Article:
Some shows toy with the idea that all their characters are fairly socially inept, but It's Always Sunny takes it further than perhaps any other show. By the time you get into the late seasons all the main characters are not only awful people, but borderline psychotic, in their own ways. Seeing how such people would react to real world situations only adds to the fun. So it is with this episode, which sees the gang using a group dating app called 'Bunchers', twinning with 'Raters', which enables people to give each other star ratings after dates. 

Expectedly, it quickly descends into chaos. Frank, Mac and Charlie become uniformly obsessed with making a good impression, Dee begins routinely sleeping with men and giving them poor ratings, regarding it as a means of empowerment and Dennis, who is a full-on sociopath by this stage in the series, becomes so obsessed with whether or not he gets a high rating that he effectively loses his mind. 

The Office - 'WUPHF.com'

To angle around copyright infringement, a lot of shows make up new websites when they address social media. The results are hit-and-miss, but The Office absolutely nailed it in this classic 2010 episode, which sees one of the characters actually creating their own platform. WUPHF is a cross-channel messaging service which Ryan invents in order to send simultaneous messages to people across Facebook, Twitter and all the other platforms. 

It's a legitimately great idea, even outside the context of the show. The episode then basically develops into a condensed rendition of The Social Network as Ryan gets investor interest, sparking arguments about share ownership between his colleagues. It's a brilliantly pitched commentary on the breakneck speed nature of internet business. WUPHF actually existed for a while, it didn't work but the showrunners made a convincing, amusing dummy site including a business plan and the option to buy a real t-shirt.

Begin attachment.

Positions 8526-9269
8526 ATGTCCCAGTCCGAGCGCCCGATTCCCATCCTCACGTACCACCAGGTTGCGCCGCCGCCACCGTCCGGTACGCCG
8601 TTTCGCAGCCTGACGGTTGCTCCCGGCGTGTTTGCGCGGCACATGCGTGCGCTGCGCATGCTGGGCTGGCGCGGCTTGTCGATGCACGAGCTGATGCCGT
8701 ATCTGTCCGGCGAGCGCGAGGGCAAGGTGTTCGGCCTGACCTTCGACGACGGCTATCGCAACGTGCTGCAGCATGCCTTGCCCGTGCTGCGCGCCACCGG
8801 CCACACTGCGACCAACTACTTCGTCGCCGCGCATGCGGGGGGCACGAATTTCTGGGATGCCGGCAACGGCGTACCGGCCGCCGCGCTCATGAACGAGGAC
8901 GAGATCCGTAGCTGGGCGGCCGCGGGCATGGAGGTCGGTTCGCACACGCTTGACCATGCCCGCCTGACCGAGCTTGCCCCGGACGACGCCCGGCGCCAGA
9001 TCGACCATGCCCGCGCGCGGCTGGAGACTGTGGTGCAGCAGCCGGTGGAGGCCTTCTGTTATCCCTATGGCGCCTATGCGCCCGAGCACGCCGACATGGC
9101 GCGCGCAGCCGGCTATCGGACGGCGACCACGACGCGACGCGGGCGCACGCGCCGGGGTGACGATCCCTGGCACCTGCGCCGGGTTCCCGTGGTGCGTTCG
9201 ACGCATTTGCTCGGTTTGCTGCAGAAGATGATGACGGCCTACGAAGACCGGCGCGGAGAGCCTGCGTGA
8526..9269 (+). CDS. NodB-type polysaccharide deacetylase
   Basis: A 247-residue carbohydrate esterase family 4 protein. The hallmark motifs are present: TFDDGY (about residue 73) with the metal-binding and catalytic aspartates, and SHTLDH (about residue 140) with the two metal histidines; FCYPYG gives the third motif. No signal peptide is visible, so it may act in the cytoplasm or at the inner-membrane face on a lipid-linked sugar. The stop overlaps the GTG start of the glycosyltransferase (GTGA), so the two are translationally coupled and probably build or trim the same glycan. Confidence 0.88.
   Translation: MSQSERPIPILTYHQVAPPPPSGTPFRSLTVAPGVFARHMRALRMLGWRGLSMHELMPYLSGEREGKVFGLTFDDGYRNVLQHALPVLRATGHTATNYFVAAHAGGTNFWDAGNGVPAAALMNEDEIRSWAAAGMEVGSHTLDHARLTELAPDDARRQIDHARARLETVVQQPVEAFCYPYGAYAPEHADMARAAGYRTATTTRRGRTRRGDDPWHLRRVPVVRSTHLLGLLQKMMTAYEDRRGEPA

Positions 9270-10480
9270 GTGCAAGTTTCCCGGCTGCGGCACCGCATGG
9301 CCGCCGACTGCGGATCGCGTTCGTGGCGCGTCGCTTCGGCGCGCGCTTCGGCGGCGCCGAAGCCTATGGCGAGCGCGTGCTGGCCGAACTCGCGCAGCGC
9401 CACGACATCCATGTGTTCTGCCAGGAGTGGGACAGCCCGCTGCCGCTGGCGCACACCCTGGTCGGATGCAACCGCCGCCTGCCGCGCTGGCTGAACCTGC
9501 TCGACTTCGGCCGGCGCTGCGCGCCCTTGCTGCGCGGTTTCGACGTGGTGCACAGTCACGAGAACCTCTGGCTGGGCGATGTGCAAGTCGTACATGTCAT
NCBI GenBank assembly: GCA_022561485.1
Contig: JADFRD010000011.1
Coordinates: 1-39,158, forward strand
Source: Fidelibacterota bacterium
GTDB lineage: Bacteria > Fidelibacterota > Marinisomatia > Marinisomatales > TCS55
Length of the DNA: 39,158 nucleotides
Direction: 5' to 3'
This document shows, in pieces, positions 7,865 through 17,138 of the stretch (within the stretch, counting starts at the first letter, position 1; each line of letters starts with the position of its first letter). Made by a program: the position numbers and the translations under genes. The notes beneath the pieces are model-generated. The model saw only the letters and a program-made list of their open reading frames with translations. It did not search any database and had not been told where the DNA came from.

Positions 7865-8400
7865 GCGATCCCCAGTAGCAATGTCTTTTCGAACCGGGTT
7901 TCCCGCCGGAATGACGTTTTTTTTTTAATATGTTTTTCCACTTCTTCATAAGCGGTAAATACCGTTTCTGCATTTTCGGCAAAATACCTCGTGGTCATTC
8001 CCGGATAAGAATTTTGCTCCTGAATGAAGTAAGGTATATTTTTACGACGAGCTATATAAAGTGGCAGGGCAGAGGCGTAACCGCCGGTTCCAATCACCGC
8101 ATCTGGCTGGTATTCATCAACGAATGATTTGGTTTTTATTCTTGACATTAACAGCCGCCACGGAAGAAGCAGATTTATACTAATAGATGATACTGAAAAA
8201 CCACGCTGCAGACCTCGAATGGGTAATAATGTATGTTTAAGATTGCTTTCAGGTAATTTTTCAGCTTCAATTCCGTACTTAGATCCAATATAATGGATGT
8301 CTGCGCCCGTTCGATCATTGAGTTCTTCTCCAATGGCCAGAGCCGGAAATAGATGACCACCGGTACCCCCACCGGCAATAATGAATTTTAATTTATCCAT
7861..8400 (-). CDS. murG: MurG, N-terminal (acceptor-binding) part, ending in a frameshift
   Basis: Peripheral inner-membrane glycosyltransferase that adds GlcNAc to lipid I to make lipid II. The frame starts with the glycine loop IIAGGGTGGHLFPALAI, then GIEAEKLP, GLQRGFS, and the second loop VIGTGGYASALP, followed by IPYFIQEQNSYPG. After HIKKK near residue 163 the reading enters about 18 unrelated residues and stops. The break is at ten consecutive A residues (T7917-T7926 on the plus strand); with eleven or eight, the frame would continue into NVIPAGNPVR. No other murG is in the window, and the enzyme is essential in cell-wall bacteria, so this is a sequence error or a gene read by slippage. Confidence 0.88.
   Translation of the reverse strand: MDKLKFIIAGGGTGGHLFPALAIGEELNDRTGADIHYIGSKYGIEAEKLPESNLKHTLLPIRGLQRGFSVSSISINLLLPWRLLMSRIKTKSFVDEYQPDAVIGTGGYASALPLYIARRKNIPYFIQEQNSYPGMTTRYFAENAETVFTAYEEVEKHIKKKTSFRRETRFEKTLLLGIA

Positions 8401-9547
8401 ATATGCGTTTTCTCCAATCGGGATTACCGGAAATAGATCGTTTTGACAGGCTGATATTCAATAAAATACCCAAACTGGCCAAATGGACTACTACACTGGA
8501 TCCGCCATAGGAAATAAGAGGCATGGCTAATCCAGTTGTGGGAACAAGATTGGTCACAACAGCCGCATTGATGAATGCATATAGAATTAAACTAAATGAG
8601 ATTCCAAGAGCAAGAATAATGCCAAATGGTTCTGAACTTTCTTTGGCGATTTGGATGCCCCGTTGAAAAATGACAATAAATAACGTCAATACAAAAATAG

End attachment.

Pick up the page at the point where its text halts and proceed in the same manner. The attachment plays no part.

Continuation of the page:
South Park - 'You Have 0 Friends'

There are actually two South Park episodes based around social media. One of them covers Twitter, using a dead ringer platform which I can't repeat the name of here, but think of an obscenity that rhymes with the first part of Twitter, amalgamate the two words and you're there. 'You Have 0 Friends', the better of the two, is directly about Facebook. You can always trust South Park to take the most amusing, informed stance on current events and it's no different here. The whole town has become obsessed with the platform, Kyle is hopelessly hooked on Farmville, Cartman is running a ridiculous podcast about 'friend stock' which beautifully parodies Mad Money and despite his best efforts to avoid the platform, Stan keeps getting more friends requests and is nagged by everyone around him to become more active. 

Meanwhile, a tragic tale unfolds about Kip Drordy, the kid with 0 friends. It all ends in an incredible final act which sees Stan sucked into Facebook's virtual grid, which perfectly homages Tron as glowing cyberpunk avatars meander around 'liking' baby pictures and playing Yahtzee. The episode also includes a brief foray into the world of Chatroulette, as Kyle tries desperately to find new friends amidst a horde of masturbating exhibitionists (as Cartman puts it - 'if you want to find some quality friends, you gotta wade through all the d***s first').

Callum Davies

Callum is a film school graduate who is now making a name for himself as a journalist and content writer. His vices include flat whites and 90s hip-hop. Follow him @CallumAtSMF

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Six of the Best TV Show Episodes About Social Media Reviewed by Unknown on Wednesday, September 09, 2015 Rating: 5